- by PLSN and FOH Staff
LAS VEGAS — The Parnelli Board of Advisors announced that Danny O’Bryen, a concert touring video pioneer who co-founded Screenworks, will receive this year’s Visionary award at the annual ceremony, which is set for Oct. 22, 2016. Note: PLSN inadvertently ran "November 22" instead of "October 22" in the current May issue, page 60. The correct date is Saturday, Oct. 22. PLSN regrets the error -ed.)
“Danny has been at the forefront of bringing the concert industry into the visual age,” said Parnelli Awards executive producer and PLSN publisher Terry Lowe. “This is the first video professional such honored, and the Board was unanimous in wanting to honor Danny’s contribution to our industry, which continue to this day.”
O’Bryen was born on Long Island, near New York, as the third of 10 kids. In high school, the self-described hippie sang in some garage bands, but his fate would not involve being on that side of the mic. He moved to Boston and got a gig hanging posters for a Hot Tuna concert earning $50, and thus his live event career began inauspiciously.
O’Bryen parlayed that into being a stagehand, crossing paths for the first time with key people at See Factor, Tait Towers, and TFA, among others. He next worked for promoter Don Laws doing whatever needed to be done to put on concerts at area venues, including Schaefer Stadium (renamed Foxboro before it was replaced by the new Gillette/Patriot Place complex). In 1976, O’Bryen went out on the road with Foghat, and after that, toured with Rush.
“Then and now, Danny has a tremendous work ethic, and always delivers above and beyond,” said longtime Rush LD (and a Parnelli Visionary honoree himself) Howard Ungerleider, who would work with Screenworks on many big tours later on. “It blew me away how he followed and understood the progress of the technology. Danny has always been on the front end of the research and development, and is always looking for a better LED.”
Charlie Hernandez, another Parnelli Honoree, hired O’Bryen to run the lights for a Dan Fogelberg tour. O’Bryen also designed the lighting looks for Joe Walsh and Stevie Nicks, among others. O’Bryen next worked as a promoter at Avalon Attractions, where he began dabbling with the primitive video equipment of the time.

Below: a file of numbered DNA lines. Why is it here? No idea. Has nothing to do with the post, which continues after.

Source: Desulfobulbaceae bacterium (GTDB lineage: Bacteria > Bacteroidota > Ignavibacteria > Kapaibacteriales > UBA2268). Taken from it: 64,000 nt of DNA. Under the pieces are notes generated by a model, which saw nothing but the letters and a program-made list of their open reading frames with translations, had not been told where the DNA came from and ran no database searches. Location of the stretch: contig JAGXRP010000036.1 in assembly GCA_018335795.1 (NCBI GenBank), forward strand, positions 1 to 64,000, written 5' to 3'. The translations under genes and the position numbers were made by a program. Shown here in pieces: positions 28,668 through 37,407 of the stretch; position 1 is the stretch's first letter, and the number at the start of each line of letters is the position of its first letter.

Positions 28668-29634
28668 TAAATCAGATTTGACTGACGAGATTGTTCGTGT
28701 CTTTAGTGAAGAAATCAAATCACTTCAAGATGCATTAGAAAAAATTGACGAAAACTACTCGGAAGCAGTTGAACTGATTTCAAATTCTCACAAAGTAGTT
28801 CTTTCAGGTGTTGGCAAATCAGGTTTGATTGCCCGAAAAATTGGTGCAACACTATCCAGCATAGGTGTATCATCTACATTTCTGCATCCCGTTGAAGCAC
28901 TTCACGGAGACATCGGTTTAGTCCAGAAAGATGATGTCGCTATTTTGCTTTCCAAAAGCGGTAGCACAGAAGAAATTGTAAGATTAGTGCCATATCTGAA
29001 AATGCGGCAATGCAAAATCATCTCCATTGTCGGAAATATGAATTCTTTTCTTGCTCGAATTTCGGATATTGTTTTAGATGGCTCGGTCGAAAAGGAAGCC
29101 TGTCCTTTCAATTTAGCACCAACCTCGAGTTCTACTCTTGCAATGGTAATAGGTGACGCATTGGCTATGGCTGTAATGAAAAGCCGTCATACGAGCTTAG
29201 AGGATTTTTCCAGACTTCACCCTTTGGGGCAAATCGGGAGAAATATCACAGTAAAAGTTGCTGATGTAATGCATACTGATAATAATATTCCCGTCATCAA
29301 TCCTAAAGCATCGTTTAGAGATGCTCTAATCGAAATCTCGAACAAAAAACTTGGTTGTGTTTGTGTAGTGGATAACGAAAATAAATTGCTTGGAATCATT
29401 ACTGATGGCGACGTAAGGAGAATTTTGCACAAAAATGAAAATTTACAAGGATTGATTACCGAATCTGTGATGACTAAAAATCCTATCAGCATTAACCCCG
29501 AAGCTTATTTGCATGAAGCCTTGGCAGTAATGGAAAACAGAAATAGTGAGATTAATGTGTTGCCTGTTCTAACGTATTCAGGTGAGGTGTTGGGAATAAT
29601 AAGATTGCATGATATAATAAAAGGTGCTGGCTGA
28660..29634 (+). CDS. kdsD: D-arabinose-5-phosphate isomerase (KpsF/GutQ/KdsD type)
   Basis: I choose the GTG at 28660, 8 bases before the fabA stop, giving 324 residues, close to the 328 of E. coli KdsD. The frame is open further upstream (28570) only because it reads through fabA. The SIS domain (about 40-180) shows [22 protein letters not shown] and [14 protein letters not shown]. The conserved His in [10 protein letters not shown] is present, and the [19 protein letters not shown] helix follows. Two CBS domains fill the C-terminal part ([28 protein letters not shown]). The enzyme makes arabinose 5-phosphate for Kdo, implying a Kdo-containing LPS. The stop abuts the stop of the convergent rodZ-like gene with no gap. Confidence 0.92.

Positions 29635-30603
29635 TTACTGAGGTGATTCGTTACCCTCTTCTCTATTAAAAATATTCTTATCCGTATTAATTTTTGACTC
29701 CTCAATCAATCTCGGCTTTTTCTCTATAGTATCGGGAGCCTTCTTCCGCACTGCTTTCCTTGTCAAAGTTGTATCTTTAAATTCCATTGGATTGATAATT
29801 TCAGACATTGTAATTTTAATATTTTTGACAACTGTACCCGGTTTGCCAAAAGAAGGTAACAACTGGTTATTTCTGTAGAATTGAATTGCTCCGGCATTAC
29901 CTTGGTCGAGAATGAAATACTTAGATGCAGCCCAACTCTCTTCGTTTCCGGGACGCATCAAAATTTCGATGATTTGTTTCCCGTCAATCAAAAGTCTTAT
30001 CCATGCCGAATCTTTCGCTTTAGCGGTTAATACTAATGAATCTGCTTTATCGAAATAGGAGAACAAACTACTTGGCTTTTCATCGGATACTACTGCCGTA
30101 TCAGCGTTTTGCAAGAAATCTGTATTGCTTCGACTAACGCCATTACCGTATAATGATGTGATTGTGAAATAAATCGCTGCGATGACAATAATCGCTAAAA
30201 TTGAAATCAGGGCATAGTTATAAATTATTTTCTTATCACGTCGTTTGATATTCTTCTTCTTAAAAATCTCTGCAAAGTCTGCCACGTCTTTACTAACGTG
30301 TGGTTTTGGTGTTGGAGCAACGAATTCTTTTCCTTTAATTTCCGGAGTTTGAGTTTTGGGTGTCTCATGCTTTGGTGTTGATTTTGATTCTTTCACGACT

In 1989, O’Bryen got a call from George Travis (another Parnelli Lifetime Honoree) to put a video package together for Madonna’s Blond Ambition tour. He did it with Tom McCracken under a company that would become Screenworks.
These early days were far from smooth, however. Things took a dip in 1992 when a pyro accident at a Guns N’ Roses/Metallica show in Montreal led to a riot, and O’Bryen found himself standing in front of his screen to protect it. They improved in 1993, when he did video production for a Metallica tour and was able to quit his day job at Avalon, devoting himself to the big screens.
O’Bryen reached another early pinnacle in 1994, when he got the call to erect the largest video screen at the time for the Rolling Stones’ Voodoo Lounge tour. Then, days before the show, it came crashing down due to faulty rigging. But he learned from that debacle, and the show (and company) went on.
“Danny is so precise in his ability to pull things together and get the pieces in place, especially when it comes to rigging these screens,” Hernandez said. “He had to change the rigging and basically recreate in three days what many worked on for a year. And he did it all being cooler than a penguin’s balls!”
O’Bryen was a visionary from the beginning, always finding better ways to package the equipment for the road. He was also an early adopter of LEDs. “It changed the whole world, and I felt like I happened to be at the right place at the right time. We started using them as set pieces, creating content and not just using them for I-Mag during this time.”
In 2013, O’Bryen started an R&D department that led to the development of products like Screenworks’ X7-HD LED. O’Bryen is also credited with innovations that protect delicate technologies from the rigors of the road, including modular frames for LED displays and uniform cases to protect video gear in transport.
“Honestly I felt I was at the right place at the right time,” he says of his career so far. “I put in what the experts say is that 10,000 hours and worked from the bottom up. I did see when video was breaking and took that opportunity, and I’ve been able to make it work in large part because of the relationships I built.”
“I never saw him panic, and I never saw him crack,” Hernandez says. “He has grace when everyone else is going ‘WTF!’ He never looks back, always forward. I know he inspires everyone he works with.”
O’Bryen will receive the Parnelli Visionary Award on Oct. 22, when the annual gala returns to the Rio Hotel and Casino in Las Vegas. Other 2016 honorees include Richard Fernandez, winner of the Parnelli Lifetime Achievement Award, and Parnelli Audio Innovator Greg Mackie.
For more information, go to www.parnelliawards.com. Be sure to also follow the Parnelli Awards on Facebook.